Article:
Tether, the world’s largest stablecoin issuer, agreed to pay a fine of $ 41 million to resolve allegations by a U.S. regulator that it falsely claimed its digital tokens were fully backed by U.S. dollars.
The Commodity Futures Trading Commission on Friday alleged that Tether – whose digital tokens are tied to fiat currencies such as the dollar – made misleading statements from at least June 2016 to February 2019 about having dollar reserves. sufficient to support each of its stable coins in circulation.
Stablecoins act as crypto-native dollars and a bridge between crypto and traditional financial worlds. They make it easier for traders to enter and exit cryptocurrencies like bitcoin, and are meant to have a fixed price and be supported one-to-one at all times.
Tether issued more than $ 69 billion in stablecoins as demand skyrocketed and critics repeatedly questioned whether Tether’s reserves were fully guaranteed.
The CFTC order revealed that Tether held sufficient fiduciary reserves in its accounts to fully safeguard outstanding tokens for only 27.6% of the days from September 2016 to November 2018.
The CFTC also ordered the cryptocurrency exchange Bitfinex to pay a civil fine of $ 1.5 million, believing it had carried out illegal commodity transactions from March 2016 to December 2018. The CFTC has stated that she had not registered as a “term commission merchant” either. .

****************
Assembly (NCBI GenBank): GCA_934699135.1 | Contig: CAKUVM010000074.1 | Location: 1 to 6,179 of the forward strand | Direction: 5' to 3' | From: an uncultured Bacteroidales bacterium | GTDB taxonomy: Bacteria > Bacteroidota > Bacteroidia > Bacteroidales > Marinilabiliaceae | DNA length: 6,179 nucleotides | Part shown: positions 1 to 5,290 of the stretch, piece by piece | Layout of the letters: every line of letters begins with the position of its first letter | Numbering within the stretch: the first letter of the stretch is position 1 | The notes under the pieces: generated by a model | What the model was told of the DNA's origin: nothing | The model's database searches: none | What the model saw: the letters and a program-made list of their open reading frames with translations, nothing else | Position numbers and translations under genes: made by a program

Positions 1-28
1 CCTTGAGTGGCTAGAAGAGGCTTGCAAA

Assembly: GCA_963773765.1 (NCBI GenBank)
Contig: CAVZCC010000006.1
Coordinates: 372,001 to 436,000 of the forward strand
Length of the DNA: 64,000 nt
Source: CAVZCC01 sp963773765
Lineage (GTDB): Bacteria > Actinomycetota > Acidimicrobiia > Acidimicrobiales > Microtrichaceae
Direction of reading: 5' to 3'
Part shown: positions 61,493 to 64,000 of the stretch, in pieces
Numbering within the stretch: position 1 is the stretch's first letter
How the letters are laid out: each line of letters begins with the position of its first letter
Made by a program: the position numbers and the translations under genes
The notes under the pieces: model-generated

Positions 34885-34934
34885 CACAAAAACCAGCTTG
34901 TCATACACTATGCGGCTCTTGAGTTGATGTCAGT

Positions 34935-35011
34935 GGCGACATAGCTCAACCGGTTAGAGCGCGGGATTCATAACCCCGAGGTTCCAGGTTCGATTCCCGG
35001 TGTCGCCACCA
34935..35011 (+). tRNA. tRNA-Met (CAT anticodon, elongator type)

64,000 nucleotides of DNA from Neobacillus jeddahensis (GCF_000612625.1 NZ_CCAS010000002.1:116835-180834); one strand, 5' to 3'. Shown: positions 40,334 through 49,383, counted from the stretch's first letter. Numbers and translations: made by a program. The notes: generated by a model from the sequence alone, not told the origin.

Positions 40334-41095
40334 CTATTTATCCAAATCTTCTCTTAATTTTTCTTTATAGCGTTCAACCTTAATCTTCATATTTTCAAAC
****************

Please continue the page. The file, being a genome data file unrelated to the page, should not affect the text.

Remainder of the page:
“This case highlights the expectations of honesty and transparency in the rapidly growing and developing digital asset market,” said Rostin Behnam, acting chairman of the CFTC.
Tether settled the case without admitting or denying responsibility, according to the order. He claimed in a statement that there was “no conclusion that the Tether tokens were not fully secured at all times – just that the reserves were not all in cash and all in a bank account titled in the name. of Tether, at any time. [Tether] has always kept sufficient reserves and has never failed to meet a redemption request ”.
He added that no alleged breaches related to Bitfinex, whose owners also control Tether, have emerged after December 2018.
The two groups previously agreed to an $ 18.5 million settlement with the New York attorney general, who accused them of cheating clients on their reserves after suffering a severe loss of funds when the accounts of their payment processors have been frozen.
The growth of stablecoins has drawn further scrutiny from global banking and market regulators that token operators could spark contagion in credit markets if they are forced for some reason to unwind their reserves.